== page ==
- Chief executive paying duty visit to capital this weekend
- Speculation over changes has increased after justice secretary Teresa Cheng reportedly asked to resign last month
Hong Kong's beleaguered leader Carrie Lam Cheng Yuet-ngor has brushed aside "rumours and speculation" of a cabinet reshuffle ahead of her imminent duty visit to Beijing, saying the government has listened to the people after Sunday's huge protest rally.
Meeting the media on Tuesday ahead of the weekly Executive Council meeting, Lam did not answer questions on whether national security legislation would be discussed during her trip to the capital this weekend.
However, she did respond to continued suggestions of a reshuffle, rumours further fuelled by media reports that her justice secretary, Teresa Cheng Yeuk-wah, asked to resign last month.
"From time to time in the last few months, there have always been some rumours and speculation about a reshuffling of our team, including the principal officials and the executive councillors," Lam said.
"My first priority now is to restore law and order in Hong Kong … (reshuffling) is not an immediate task that I would afford the attention to."
The chief executive, her cabinet and her ministerial team have been under increasing pressure from the public to be held accountable for the fiasco of the now-withdrawn extradition bill, which triggered widespread protests. Hong Kong has been swept up in chaos and violence since June.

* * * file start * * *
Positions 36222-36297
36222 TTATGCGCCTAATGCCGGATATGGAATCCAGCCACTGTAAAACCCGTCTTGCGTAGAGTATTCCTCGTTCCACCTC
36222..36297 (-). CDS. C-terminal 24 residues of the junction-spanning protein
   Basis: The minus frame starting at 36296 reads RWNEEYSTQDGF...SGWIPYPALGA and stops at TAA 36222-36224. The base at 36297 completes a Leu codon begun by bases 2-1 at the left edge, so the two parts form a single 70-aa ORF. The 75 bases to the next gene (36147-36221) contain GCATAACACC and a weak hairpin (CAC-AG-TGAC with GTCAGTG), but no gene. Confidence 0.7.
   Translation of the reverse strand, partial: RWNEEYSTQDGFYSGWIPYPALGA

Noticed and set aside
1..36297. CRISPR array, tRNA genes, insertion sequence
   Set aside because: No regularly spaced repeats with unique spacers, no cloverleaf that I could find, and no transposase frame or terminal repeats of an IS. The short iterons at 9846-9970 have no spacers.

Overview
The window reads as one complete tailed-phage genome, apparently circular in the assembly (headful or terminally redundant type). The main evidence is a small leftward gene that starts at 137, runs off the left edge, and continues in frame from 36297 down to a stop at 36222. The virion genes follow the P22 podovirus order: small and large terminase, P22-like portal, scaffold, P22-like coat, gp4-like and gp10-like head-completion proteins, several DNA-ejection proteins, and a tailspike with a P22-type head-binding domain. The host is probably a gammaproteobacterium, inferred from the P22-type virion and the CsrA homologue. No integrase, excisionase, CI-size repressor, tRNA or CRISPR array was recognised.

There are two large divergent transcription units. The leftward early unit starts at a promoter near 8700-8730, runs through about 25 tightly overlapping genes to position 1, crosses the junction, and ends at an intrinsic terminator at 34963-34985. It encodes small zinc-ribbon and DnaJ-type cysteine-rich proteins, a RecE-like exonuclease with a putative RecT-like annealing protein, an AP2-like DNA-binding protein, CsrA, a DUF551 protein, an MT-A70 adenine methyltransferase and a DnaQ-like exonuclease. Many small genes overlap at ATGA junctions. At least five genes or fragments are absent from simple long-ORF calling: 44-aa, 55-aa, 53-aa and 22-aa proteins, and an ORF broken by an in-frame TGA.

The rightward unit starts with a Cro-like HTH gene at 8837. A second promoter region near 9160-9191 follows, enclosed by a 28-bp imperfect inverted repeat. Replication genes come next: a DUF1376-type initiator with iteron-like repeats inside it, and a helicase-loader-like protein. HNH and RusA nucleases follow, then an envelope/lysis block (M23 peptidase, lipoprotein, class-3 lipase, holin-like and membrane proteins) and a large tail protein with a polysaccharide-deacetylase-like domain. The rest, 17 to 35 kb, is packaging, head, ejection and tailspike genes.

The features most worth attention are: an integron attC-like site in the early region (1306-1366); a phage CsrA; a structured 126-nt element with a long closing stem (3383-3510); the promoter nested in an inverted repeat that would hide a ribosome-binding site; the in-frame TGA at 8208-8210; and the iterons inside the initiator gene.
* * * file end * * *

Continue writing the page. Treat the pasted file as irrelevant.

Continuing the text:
Speaking on Tuesday, which is Human Rights Day around the world, Lam also insisted the city's rights and freedoms had not been eroded, and lawmakers should refrain from "bad-mouthing" Hong Kong.
She said a major protest march on Sunday " which attracted 800,000 people, by organisers' estimates " reflected the freedoms Hongkongers enjoy. But, while acknowledging the procession was largely peaceful, she condemned those who firebombed the High Court and Court of Final Appeal buildings.
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Asked if she would heed protesters' demands for an independent inquiry into police and amnesty for those arrested, she said her administration had been listening to the public for several months.
"In the past few months, no matter the march turnout or format, we have listened to the people with our hearts, hoping the public could feel our sincerity in our response," she said.
But she said any response could not deviate from the principle of the rule of law, and the government had made the most direct response by withdrawing the extradition bill.
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